The various embodiments address the problems noted above by controlling impedance of the devices through which the output signal pads are driven. In particular, the various embodiments initially provide a low drive impedance to enable sufficiently fast rise times of the applied voltages, but when a particular Boolean state is to be driven to the output signal pad for an extended period of time relative to the clock frequency of the data to be transmitted, the impedance is increased and the increased impedance acts to attenuate the AC components coupled to the output signal pad and thus reduce electromagnetic radiation from the output signal pad as compared to buffers that do not adjust impedance.

FIG. 2 illustrates a semiconductor device 30 in accordance with at least some embodiments. In particular, the semiconductor device 30 comprises a substrate 32 upon which the various electrical circuits are constructed using semiconductor fabrication techniques. The illustrative semiconductor device 30 is a microcontroller, and thus comprises a processor core 34 and a memory 36 coupled to the core 34. In other embodiments, semiconductor device may be a processor rather than a microcontroller, and as such processor core 34 may have greater computing power (e.g., higher frequency, larger bus width), and the memory 36 may be omitted or possibly used as onboard data and/or instruction cache.

Regardless of the precise configuration of the processor core 34 and memory 36, the semiconductor device 30 further comprises a plurality of output signal pads 38. While only three output signal pads 38 are illustrated, depending on the functionality of the semiconductor device 30 there may be many tens or even hundreds of output signal pads 38. The output signal pads 38 may couple to external devices in many ways. In some embodiments, the semiconductor device 30 is packaged and the output signal pads couple to externals pin in any suitable fashion (e.g., wire leads). In other embodiments, the output signal pads 38 may couple to other semiconductor devices through a variety of coupling techniques (e.g., flip-chip coupling using solder balls).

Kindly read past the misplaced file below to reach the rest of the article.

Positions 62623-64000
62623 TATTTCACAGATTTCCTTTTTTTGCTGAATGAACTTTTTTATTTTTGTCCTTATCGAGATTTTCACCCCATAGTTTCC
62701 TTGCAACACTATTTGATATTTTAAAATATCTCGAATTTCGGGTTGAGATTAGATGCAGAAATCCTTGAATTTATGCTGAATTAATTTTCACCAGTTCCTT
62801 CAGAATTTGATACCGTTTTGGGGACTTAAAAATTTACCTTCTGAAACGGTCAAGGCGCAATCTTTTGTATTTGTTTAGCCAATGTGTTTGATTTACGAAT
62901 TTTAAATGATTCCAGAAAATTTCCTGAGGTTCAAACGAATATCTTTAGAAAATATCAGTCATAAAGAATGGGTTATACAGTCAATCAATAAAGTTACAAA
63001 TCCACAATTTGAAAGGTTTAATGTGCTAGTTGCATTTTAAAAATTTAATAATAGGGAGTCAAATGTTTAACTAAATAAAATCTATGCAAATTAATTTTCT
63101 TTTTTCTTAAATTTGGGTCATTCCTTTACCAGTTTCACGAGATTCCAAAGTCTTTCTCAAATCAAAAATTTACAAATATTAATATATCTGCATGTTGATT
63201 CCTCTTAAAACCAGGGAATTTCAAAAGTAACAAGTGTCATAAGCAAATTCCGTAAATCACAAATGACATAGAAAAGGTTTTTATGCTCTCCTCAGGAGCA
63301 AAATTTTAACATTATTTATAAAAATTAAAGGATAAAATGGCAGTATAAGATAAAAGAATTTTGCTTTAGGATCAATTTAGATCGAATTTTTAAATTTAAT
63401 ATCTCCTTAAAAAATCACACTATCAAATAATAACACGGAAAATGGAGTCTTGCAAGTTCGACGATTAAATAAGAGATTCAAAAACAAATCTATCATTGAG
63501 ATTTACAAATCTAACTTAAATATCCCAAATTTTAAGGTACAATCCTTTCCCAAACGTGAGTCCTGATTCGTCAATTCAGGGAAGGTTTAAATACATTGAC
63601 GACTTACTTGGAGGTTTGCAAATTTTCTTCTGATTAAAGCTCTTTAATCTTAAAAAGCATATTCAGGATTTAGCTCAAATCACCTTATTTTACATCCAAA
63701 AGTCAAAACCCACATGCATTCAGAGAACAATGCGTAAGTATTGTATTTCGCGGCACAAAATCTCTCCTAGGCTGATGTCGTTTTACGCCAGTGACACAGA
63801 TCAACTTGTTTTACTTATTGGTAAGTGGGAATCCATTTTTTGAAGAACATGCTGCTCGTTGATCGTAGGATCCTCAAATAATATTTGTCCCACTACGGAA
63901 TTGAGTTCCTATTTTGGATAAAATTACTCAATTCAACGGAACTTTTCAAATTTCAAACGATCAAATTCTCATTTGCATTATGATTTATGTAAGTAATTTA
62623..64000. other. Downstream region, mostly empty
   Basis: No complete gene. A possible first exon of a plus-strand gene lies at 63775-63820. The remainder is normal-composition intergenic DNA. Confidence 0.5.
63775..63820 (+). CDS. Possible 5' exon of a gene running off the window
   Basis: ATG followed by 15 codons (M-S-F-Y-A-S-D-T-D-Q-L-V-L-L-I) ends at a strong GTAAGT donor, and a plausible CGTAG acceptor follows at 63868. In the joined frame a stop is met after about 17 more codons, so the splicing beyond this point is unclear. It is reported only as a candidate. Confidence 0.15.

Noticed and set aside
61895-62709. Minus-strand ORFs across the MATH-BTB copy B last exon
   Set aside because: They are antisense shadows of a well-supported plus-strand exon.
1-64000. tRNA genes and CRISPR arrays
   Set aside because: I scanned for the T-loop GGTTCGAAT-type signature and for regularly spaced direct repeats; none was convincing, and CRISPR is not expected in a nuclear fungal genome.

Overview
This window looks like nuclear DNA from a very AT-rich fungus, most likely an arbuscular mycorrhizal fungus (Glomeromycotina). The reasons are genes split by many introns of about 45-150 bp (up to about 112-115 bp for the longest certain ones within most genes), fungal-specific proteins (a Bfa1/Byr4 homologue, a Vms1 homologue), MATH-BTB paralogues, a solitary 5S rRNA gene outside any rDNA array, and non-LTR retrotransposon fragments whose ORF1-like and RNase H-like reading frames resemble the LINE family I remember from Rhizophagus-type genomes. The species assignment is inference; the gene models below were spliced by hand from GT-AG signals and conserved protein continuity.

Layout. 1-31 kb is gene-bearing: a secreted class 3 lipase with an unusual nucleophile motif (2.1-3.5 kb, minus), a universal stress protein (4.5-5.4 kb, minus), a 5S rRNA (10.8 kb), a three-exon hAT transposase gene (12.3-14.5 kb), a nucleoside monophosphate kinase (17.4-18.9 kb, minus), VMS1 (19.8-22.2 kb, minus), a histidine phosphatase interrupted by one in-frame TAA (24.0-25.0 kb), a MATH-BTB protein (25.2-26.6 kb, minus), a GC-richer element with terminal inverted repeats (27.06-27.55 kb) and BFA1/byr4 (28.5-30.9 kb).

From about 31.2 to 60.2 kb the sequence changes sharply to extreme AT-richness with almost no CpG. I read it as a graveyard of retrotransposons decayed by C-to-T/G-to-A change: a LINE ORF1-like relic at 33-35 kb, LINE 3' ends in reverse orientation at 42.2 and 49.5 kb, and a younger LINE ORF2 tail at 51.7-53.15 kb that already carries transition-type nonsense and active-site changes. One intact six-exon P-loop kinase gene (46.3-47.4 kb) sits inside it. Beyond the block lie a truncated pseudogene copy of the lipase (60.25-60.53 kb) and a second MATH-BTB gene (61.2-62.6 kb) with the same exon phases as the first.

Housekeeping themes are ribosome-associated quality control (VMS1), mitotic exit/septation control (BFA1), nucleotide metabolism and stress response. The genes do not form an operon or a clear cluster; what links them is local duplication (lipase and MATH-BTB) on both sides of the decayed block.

The output signal pads 38 couple to the core 34 and/or memory 36 through buffer circuits (B) 40. The buffer circuits implement application of the appropriate voltage level when Boolean values are being driven to the output signal pads, and also the buffer circuits implement tri-stating of the output signal pads 38 when commanded to do so. Further, and in accordance with the various embodiments, the buffer circuits 40 reduce electromagnetic radiation from their respective output signal pads 38 by selective control of the impedance of devices through which the output signal pads are driven.

FIG. 3 shows, in block diagram form, a single buffer circuit and respective output signal pad in accordance with at least some embodiments. In particular, FIG. 3 illustrates an ENABLE signal and DATA signal coupled to a buffer control circuit 50. Responsive to the states of the ENABLE signal and the DATA, the buffer control circuit 50 applies control signals to each of the switch circuits 52 and 54. The switch circuits 52, 54 select a signal to be applied to the respective electronically controlled impedances 56 and 58. Electronically controlled impedance 56 may be any single device, or array of devices that, based on control signals supplied from the switch circuit 52, couples the power rail 62 to the output signal pad 60 through a high impedance (off or non-conductive state), a low impedance (on or conductive state), or an intermediate impedance (on, but with intermediate impedance). Likewise, electronically controlled impedance 58, based on control signals supplied from switch circuit 54, couples the ground or common rail 64 to the output signal pad 60 through a high impedance (off or non-conductive state), a low impedance (on or conductive state), or an intermediate impedance (on, but with intermediate impedance).